Be careful how you compromise. Sometimes couples get caught in the trap of trying to please everyone but themselves. It's important to focus on making your holiday special for the two of you, not just for your families. For example, if your families live a few hours apart you might consider splitting your time on Christmas Day between them. But also think about spending most of that special day en route from one house to the other. Is that really what you want? If so, be sure you adjust your expectations accordingly.

Be loyal to each other. As you break the news to the parents who won't be seeing you around the holidays this year, take great care not to blame your partner or your in-laws for the situation. Let your parents know that this is a decision you made together as a team.

Emote Enough Already

Q. My wife says I never express my feelings and I say she has enough emotions for the both of us. Then she stews for hours. I don't see why I should "express" myself the way she thinks I should.

A. We often take for granted that our spouse should know exactly how we're feeling. That's unfair. Feelings are too fickle and unpredictable to put that burden on another person. Try these strategies to help your spouse understand you better.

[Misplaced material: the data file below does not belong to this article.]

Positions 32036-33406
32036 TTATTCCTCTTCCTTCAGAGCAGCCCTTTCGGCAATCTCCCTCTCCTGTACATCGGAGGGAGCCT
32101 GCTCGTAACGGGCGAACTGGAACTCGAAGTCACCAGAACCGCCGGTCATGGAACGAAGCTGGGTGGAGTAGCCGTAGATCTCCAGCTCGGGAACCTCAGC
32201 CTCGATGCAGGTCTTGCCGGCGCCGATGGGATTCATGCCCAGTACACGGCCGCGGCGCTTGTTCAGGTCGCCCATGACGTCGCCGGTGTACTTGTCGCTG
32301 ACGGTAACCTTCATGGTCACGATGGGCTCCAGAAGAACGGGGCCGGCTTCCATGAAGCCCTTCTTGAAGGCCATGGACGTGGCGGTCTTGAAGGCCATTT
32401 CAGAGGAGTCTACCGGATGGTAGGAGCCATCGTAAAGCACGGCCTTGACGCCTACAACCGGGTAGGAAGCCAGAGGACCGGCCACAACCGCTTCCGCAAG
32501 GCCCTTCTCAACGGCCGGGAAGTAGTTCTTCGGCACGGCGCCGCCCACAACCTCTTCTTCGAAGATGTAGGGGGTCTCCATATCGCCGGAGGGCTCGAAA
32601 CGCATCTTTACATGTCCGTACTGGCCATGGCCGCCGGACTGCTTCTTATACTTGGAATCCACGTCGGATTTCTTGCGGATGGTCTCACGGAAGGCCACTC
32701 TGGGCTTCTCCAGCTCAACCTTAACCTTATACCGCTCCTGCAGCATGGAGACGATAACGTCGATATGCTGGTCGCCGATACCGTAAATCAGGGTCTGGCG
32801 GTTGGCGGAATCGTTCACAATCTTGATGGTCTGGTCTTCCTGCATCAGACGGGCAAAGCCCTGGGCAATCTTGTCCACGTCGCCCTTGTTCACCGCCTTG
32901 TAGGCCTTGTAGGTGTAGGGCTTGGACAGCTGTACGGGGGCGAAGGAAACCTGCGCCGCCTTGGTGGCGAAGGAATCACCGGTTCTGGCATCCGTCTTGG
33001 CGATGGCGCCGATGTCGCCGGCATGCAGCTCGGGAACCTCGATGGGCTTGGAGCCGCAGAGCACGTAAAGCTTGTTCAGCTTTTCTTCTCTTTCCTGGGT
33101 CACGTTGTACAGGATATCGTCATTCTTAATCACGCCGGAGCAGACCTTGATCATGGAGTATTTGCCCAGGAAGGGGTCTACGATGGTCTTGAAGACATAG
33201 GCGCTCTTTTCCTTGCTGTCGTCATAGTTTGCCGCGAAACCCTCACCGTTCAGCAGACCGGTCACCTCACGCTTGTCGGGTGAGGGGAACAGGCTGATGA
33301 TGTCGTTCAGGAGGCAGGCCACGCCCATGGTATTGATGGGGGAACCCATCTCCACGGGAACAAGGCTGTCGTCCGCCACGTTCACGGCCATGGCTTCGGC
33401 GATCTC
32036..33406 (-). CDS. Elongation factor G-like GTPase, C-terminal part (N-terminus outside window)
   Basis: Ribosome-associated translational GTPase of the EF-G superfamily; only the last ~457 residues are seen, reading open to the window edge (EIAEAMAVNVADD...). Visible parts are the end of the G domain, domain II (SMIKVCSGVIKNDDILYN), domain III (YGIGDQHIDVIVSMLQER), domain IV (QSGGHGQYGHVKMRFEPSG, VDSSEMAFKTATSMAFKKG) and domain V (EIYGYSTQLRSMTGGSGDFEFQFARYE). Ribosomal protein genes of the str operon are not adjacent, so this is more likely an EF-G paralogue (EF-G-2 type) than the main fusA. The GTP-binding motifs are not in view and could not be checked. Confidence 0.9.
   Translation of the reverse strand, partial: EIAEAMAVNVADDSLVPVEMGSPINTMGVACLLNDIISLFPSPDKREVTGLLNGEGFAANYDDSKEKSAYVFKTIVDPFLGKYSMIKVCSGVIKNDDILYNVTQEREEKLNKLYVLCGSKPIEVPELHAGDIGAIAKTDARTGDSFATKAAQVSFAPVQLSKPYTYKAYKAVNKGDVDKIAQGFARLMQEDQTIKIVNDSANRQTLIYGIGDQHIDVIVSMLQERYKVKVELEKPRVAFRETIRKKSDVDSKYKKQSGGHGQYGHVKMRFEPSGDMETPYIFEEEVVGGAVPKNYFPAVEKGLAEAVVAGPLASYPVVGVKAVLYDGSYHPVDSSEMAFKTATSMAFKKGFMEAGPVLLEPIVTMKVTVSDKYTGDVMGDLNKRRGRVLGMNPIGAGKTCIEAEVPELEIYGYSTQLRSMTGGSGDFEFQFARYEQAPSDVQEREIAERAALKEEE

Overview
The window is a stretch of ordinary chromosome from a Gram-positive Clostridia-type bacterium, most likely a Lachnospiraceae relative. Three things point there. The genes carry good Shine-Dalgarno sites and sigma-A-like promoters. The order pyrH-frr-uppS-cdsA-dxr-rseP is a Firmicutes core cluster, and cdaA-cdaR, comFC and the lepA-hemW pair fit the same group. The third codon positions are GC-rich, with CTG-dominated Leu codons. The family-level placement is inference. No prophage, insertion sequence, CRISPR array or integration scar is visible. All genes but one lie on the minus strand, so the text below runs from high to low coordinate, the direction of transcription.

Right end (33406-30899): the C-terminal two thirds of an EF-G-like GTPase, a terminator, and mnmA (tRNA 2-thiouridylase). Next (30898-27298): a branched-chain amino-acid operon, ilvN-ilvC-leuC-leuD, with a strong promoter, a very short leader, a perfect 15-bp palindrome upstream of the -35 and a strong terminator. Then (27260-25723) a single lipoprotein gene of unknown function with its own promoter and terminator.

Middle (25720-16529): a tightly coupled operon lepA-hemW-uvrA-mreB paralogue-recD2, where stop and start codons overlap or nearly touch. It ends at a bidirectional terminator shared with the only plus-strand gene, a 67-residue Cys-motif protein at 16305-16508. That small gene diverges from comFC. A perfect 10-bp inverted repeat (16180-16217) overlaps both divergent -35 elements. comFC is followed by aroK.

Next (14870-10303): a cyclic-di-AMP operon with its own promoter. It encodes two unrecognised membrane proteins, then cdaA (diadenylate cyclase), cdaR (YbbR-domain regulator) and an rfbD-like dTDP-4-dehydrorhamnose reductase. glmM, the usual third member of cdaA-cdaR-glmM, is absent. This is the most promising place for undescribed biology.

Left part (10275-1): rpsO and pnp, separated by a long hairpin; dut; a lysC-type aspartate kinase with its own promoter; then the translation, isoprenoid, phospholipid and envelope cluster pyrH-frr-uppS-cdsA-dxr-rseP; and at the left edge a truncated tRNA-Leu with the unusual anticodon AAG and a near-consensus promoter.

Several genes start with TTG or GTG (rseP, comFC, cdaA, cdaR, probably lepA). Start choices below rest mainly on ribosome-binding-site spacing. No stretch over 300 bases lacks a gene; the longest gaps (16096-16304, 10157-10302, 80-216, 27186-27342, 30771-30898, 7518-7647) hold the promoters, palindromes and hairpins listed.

1. Use "I" statements. For your spouse to accurately understand your feelings, you must take responsibility for your feelings. You do this by using "I" statements rather than "you" statements. Notice how blaming these "you" statements sound:

"You're driving me crazy!"

"You never let me get a word in."

If you recast these statements by taking responsibility for them, they become less inflammatory and are more likely to be heard:

"I feel confused and angry."

"I want to talk now."

2. Be honest. You may be tempted to describe dinner with your in-laws as "fine, very pleasant," when actually you were bored and irritated the whole evening. Or you may want to say you're tired and just want to go to bed when actually you're worried about the finances and afraid to broach the subject. As hard as this may be, resist the temptation. When you cut off your partner from your true feelings, you also cut off yourself and make it that much harder genuinely to express emotions.

3. Be congruent. It's confusing when your tone of voice and body language don't match your words. If you say, "I'm fine," while your tight face communicates the contrary, which is your partner supposed to believe—your words or your nonverbal behavior? Don't make your spouse try to figure it out. Spend some introspective time and see what's really going on. Then be consistent.

Leslie Parrott, Ed.D., and Les Parrott, Ph.D., are co-directors of the Center for Relationship Development at Seattle Pacific University and authors of Love Talk: Speak Each Other's Language Like You Never Have Before (Zondervan). Visit Les and Leslie at www.RealRelationships.com.

Read more articles that highlight writing by Christian women at ChristianityToday.com/Women